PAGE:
Uncertainty is mostly related to the scattering of values that could reasonably be attributed to a size.
There is a fundamental static dimension, since the estimation models are built on project archives. The experience shows that two similar software projects might have very variable costs or durations.
This is not specific to software projects:
In public transportation, we are regularly informed about important delays, and this is synonymous withuncertainty on the duration of the ride. That uncertainty grows as the frequency and the amount of delays grow. An exceptional delay of an hour, will have less impact on the uncertainty than frequent delays of 15 minutes.
Because of the uncertainties that are intrinsic to the estimation process, the realistic estimate must be presented in a probabilistic or possibilistic way as a possibility distribution. Practically speaking, most authors indicate that the representation of estimates as probability distributions or prediction interval enables to better understand those estimates.
The uncertainty of an effort estimation for a software project may be expressed with a “confidence interval” (IvP).
The boundary markers of that “confidence interval” represent a minimum and a maximum estimated effort corresponding to the anticipated confidence level. That confidence level is graded (1 – α) where α represents the probability that the IvP does not cover the actual effort. Indeed, the actual effort should be in the IvP in (1-α)% cases. Usually, the confidence degree may vary according to the project phase. The recommended confidence level for the planning phase must be higher or equal to 90%.
The smaller interval we have, the more accurate is the estimate. The width of the confidence interval represents the level of uncertainty.
An estimate should always be stated as follows: the cost should be between X and Y with a probability of Z%.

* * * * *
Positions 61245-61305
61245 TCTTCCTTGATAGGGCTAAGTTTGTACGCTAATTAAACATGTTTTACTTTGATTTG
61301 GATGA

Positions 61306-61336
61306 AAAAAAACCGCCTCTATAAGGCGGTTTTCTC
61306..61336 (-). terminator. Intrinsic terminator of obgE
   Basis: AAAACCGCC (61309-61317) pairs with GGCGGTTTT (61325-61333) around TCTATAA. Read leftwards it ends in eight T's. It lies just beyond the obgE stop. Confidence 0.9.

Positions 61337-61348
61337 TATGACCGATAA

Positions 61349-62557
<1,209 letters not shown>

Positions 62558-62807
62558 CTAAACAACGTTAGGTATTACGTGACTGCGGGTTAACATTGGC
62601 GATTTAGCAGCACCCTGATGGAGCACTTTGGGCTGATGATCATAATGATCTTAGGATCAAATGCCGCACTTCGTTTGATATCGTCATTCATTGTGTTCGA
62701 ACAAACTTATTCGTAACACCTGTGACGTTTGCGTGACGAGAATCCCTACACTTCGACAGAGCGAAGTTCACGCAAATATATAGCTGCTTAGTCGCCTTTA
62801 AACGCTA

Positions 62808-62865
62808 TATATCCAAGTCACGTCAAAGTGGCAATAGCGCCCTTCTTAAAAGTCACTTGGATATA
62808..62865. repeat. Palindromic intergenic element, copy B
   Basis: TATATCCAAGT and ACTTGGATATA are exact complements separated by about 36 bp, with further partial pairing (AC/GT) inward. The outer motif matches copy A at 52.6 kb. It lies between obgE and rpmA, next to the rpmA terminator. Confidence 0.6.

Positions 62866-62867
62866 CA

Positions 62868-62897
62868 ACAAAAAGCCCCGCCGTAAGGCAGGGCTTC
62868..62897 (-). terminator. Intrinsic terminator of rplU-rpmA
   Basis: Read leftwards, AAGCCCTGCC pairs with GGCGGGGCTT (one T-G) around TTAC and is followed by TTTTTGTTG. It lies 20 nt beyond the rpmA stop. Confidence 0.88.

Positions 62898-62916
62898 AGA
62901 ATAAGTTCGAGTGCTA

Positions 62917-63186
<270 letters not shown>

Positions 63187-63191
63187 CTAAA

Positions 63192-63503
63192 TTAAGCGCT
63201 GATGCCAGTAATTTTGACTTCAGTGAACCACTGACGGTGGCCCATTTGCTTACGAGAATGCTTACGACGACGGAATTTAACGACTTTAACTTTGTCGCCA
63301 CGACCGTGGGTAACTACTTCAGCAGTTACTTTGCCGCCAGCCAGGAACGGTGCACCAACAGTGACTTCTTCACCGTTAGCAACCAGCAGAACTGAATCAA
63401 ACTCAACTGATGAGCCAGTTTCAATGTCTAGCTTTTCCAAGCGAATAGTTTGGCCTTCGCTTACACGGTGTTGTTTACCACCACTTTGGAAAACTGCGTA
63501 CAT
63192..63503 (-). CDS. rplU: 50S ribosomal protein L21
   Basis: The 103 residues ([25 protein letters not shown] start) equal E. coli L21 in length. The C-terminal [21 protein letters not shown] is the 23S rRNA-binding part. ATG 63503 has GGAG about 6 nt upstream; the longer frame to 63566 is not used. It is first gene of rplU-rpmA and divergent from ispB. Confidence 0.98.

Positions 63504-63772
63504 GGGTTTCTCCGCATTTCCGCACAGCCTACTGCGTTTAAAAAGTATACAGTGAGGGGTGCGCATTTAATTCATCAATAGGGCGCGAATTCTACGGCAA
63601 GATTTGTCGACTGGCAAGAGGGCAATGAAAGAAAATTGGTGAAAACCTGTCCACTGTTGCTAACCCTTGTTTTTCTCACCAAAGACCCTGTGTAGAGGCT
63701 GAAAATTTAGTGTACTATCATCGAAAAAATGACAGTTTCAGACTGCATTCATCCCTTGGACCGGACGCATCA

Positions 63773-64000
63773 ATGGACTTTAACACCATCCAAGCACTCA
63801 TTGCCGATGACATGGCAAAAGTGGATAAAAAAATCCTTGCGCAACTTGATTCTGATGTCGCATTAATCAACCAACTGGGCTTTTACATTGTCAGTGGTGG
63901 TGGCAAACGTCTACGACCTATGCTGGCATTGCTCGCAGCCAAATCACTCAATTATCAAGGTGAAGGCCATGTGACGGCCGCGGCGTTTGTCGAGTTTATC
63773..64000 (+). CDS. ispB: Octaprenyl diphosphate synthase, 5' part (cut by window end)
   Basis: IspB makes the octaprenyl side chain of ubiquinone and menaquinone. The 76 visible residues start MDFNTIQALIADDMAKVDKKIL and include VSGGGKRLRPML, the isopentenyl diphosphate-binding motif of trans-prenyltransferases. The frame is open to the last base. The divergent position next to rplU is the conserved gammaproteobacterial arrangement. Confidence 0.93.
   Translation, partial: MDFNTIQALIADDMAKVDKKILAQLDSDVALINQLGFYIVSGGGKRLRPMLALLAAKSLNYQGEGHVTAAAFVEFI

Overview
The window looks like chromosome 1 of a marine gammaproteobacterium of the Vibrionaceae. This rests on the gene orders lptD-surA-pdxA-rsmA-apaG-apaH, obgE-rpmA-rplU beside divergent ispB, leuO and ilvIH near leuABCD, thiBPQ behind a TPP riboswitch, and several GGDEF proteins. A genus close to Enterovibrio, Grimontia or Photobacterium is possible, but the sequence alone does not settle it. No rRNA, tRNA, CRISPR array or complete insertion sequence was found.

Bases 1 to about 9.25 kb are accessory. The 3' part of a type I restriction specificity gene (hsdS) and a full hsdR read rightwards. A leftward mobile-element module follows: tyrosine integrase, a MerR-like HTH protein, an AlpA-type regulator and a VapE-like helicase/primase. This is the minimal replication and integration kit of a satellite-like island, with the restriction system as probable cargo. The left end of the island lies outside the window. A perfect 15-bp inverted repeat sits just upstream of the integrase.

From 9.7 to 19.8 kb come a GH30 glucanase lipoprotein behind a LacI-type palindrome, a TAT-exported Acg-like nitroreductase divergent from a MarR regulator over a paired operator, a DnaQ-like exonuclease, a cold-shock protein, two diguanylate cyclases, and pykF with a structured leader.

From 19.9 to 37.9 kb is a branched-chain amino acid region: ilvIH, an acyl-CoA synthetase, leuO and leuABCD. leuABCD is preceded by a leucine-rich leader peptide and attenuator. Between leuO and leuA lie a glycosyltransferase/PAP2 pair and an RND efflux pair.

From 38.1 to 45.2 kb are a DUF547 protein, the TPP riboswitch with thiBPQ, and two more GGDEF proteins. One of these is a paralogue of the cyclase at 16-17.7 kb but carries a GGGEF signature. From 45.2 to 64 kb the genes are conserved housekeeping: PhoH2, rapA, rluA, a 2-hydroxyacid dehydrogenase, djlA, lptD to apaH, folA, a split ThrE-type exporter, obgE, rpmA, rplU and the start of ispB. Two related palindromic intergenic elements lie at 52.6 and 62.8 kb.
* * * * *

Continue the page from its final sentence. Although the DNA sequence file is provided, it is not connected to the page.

Knowledge bases and gauging
How to estimate a project if we do not know the productivity (speed)?
We will have to make hypothesis.
Consider the example of a marathon runner:
The estimation of the time a participant will take to run a marathon, without knowing his/her average speed, will lead us to a confidence interval from 2h06 (the record) to 8h (maximum granted time) with a confidence level of 100%. Another estimate could be the interval between 3h and 5h30 with a confidence level of 80%. The greater the uncertainty appears, the wider the interval we have.
In the case new information are given about the average speed (for instance, on a distance of 10km), as well as hypothesis concerning the participant training for the marathon, the uncertainty will significatively decrease (about more or less 15 minutes).
And when it comes to software development, it is the same. Without any data on productivity, the uncertainty of estimates will be very high. If we obtain data on former projects, we will be able to calibrate the estimation model with the studied context et reduce the uncertainty of the estimation.
Within organizations with a mature software development process, an effective risk management and an appropriate planning would make it possible to have less productivity variation between projects. That is to say, when the uncertainty decreases, the accuracy of estimation increases.
A project estimate is an evaluation of the effort and duration of a project, depending on unknown data, hypothesis and estimation models.
The quality of known and unknown data highly influences the results. It is then necessary to verify that the initial hypotheses are always respected and, for the most structuring ones, to treat them as risks.
To improve the estimation models, there is no substitute for projects summaries and gaugings based on actual data.
Finally, when we present an estimate, it is essential to specify the level of uncertainty by resorting to a 3-point estimate: Min, Probable, Max.